Long and short of it, I'll buy something else. Like you, I listen to many hours of Hugh, probably have heard most of it already.

  • At 6:53 AM, Blogger pinkmonkeybird said…

    Welcome back to pmb, R-Five.
    Bloggers like you & I are addressed in Hugh's book. We're members of a club that is informed by the core blogs (Blog Corp?) that have gained our trust. You & I disseminate the information that comes from the crucial blogs. That's why the Northern Alliance facilitated the creation of the MN Organization of Blogs. And the blogosphere, being the meritocracy that it is, we MOBsters are encouraged to be ambitious enough to contribute to the discussion in the sphere. Power in numbers makes the blogosphere even more effective.

    I love reading. There are so many books that I want to read. At the moment, I don't see much reason to read a book that re-explains to me how RatherGate fell out. I think I already know. But I'm happy to see books out to inform a sleepy public that hasn't yet been awakened.

    Dan Rather and Nick Coleman should read Blog! But they're old media and they're entrenched. Besides, they've got their education right in their own behinds as they found out the hard way what blogs are.

    You & I should co-author a book of our own about our diets. We'll call it Flab.

  • At 5:54 PM, Blogger Kurt (aka Noodles) said…

    Contrary to the pictures posted at Bogus Gold today I don't have a copy of the book either. Doug really talked up the book last night at Keegan's and I will probably pick up a copy eventually but sometimes just blogging is enough without having to read about it too. I too have a few other books in mind to read before I get to Hugh's.

  • At 10:46 AM, Blogger pinkmonkeybird said…

    Welcome to the Sourpuss Club.

  • At 1:53 PM, Blogger Doug said…

    Why would you need to read the book? My live-blog wasn't enough for you? It's like the Cliff Notes version of the book itself.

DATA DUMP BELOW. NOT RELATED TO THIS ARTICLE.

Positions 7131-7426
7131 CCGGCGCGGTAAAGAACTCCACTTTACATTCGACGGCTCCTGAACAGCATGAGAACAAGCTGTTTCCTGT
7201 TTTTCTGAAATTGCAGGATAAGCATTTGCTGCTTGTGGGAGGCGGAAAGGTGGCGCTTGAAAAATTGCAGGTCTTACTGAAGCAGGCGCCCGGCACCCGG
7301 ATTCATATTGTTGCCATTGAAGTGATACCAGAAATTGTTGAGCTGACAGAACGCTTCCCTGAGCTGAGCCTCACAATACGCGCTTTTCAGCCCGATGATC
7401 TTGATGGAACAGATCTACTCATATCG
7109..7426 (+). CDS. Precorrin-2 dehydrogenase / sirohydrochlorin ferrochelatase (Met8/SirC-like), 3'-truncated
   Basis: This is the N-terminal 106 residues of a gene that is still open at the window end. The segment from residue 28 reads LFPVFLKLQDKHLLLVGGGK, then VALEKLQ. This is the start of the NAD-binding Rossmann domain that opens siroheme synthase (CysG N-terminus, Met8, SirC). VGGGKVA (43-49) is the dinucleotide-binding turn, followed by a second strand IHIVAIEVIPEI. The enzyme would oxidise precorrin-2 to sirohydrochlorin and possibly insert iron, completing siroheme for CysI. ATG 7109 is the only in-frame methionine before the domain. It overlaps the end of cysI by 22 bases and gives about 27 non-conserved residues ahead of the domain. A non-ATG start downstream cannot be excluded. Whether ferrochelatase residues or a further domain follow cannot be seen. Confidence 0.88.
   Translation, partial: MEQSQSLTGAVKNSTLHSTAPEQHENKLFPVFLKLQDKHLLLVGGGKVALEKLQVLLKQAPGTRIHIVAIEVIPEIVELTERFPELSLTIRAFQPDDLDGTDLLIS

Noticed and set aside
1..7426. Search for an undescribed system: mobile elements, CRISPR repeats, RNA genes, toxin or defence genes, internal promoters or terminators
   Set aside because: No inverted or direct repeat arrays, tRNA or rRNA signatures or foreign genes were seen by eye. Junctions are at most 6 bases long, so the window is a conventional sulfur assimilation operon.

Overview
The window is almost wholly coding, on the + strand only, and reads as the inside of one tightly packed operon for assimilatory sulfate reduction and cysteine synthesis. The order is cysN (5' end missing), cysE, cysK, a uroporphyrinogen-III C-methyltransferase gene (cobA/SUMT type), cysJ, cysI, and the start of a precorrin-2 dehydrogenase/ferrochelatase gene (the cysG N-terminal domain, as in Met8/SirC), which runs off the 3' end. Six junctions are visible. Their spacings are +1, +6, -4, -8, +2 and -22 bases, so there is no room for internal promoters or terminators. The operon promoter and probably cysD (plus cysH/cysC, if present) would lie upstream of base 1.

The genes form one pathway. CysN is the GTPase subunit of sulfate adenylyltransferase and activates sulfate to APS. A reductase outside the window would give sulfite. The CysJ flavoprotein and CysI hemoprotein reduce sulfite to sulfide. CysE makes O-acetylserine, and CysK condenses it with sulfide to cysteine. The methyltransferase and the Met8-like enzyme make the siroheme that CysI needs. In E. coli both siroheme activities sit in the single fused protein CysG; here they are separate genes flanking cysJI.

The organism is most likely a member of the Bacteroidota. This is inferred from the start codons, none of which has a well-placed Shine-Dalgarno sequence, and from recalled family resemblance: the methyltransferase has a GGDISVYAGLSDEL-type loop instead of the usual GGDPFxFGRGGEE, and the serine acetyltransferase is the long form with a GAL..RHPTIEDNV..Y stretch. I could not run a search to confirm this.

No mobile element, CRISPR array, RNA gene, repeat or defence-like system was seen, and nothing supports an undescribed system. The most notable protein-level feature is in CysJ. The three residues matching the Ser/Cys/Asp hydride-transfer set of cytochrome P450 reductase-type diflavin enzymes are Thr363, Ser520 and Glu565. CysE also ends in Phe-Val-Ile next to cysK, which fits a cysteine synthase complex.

Seriously, I'm one of those folks who is very interested in the blog-medium itself, so I found it indispensable. I think you'd like it if you read it. But if you're not terribly concerned about where blogging is likely to go, and have other things on your plate, I don't think you need to join the rush to read it asap.

  • At 7:24 PM, Blogger pinkmonkeybird said…

    Very true, Doug.
    Thanks for saving me $20. I've jotted some of your Cliff notes on my hand just in case there is a surprise quiz.
    In regards to where the blogosphere is going, I haven't read Hugh's book, but I think I can guess that, too. Of course, no one, not even the great Hugh Hewitt, can see the future without flaw.
    MSM will learn that the blogs can't be beaten or replaced, so they will try and utilize them, even try to co-opt them. Bloggers will be integrated into the msm as much as feasible. The relationship will shift from one of symbosis to sympathy. This sympathetic relationship will go a long way toward obliterating the arrogance of monopoly in the msm that we see today.
    Of course, media will alway remain pluralistic, as well it should.